The Brides of Dracula is the first direct sequel to Hammer’s Horror of Dracula but is missing one main ingredient, namely Count Dracula. Also missing from this film would obviously be Christopher Lee, and as he was quite integral to the success of the first film, could this film make it on its own without him? Peter Cushing is still present as Doctor Van Helsing and stepping into the role as the main villain would be David Peel. The film would find Van Helsing helping a young woman who released Baron Meinster from his prison, not knowing what he truly was. Baron Meinster happens to be a vampire, the one thing in the world that Van Helsing has sworn to wipe off the face of the Earth. So once again, we find the good doctor battling it out with more fanged enemies, including a few of Meinster’s brides.
Aside from the title being a misnomer and not featuring Dracula whatsoever, the brides themselves were those of the Baron and not our beloved Count. These female vampires were created only after the girl Marianne freed Baron Meinster and would only be featured in minor roles. Those tuning in to see Christopher Lee as the famed vampire might be disappointed in finding he is not present, but there is a lot more to the film. David Peel who stands in for Lee as the film’s antagonist and big bad, had large shoes to fill, larger perhaps than he realized. That brings up the one slight negative to the film which is Peel doing somewhat of a poor job in his vampire persona. The creature effects, namely his teeth and fangs, looked ridiculous. And when Peel would stand there with his fangs bared and his eyes wide, trying to be menacing, it actually had the opposite effect. How producer Anthony Hinds never noticed this or director Terence Fisher for that matter, and how they let these particular moments make the final cut is strange indeed as it looks silly a lot of the time.
But such as it was, the film was actually as good as the first and Peel would put in a fantastic performance as the Baron, the villain of the picture. Peel was a handsome man and a fantastic actor in his own right. He is charismatic in his portrayal of the Baron and runs the gamut of emotions as he connives his way through the film. The Baron plays poor Marianne like a puppet and wastes no time in converting those around him so that he might insulate himself from possible harm. Van Helsing of course will let nothing stop him and the scenes that Peel and Cushing would share together are just as memorable as those Cushing shared with Lee. Both men could probably act circles around each other all day, so it was a good thing the writers of the film inserted a bunch of action sequences to liven things up between hero and villain. Cushing would give another incredible performance as Van Helsing with the character just as reckless as he was in the first film as he pursues his prey. He is of one mind when it comes to stamping out the vampire presence and continues to show that cold and methodical approach as he did in the previous film.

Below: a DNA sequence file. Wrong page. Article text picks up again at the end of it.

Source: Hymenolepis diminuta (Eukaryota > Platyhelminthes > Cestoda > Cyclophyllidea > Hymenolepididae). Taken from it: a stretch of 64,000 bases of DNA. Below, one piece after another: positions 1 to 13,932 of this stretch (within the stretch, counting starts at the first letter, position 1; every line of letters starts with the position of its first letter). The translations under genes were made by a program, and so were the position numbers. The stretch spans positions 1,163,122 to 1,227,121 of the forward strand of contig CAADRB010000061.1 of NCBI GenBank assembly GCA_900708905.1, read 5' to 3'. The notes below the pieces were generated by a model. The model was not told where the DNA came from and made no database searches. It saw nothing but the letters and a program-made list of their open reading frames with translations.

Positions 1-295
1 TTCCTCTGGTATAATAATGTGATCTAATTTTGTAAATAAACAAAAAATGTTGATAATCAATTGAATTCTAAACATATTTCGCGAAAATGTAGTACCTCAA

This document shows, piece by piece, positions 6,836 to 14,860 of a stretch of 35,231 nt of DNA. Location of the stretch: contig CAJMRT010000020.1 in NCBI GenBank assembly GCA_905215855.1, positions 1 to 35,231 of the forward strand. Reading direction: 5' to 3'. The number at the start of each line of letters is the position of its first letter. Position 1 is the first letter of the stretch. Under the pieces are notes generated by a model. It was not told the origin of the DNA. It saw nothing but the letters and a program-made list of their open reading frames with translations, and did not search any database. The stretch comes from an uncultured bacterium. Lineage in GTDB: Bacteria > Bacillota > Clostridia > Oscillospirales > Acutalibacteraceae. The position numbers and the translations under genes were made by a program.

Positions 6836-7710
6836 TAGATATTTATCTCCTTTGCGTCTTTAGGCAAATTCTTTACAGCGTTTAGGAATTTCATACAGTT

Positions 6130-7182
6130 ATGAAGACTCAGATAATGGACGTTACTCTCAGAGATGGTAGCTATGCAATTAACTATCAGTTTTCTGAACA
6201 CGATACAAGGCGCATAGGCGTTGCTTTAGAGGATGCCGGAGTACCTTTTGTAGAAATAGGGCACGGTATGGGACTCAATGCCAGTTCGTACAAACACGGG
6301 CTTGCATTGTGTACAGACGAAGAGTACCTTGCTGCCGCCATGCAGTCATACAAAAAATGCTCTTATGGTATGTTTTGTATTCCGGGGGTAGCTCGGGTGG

Also bolstering the film is Martita Hunt as the Baroness Meinster, the Baron’s mother, who has kept her son chained up for his own good until he is freed and then changes her into one of his vampire brides. She is tortured in her own right before and after the transformation, and Hunt really puts it across to the viewer. Marianne is played by Yvonne Monlaur, one of those Hammer girls that look great yet have limited to no acting ability whatsoever. She does her best with the role, playing the naive young woman entranced into freeing Meinster, and she is fun to watch, but she was clearly hired for her looks more than anything else.
The film would feature as much colour and boldness as the first, be big, bright and lavish and be scored by Malcolm Williamson. It was also far more moody and atmospheric than Horror of Dracula, which was a bit of a surprise. The scene in the barn is one of the highlights of the film with Cushing curing his own vampire bite by searing it and dousing it in holy water. There are some minor plot holes, some good (the brides) and bad (the Baron) creature effects and perhaps some miscasting with our female lead, but the picture is a highly entertaining little horror film. There is some great camera work by Terence Fisher who directs once again and he seems to know how to get the best out of his people. Cushing’s determined performance coupled with Peel’s eerie character work, minus the fangs, would definitely lift this picture up higher than it might have been otherwise. In the end, this film would say goodbye to Mr. Peel and in six years welcome back Mr. Lee. If you watched Horror of Dracula and you enjoyed it, then you should do the same here.
4 out of 5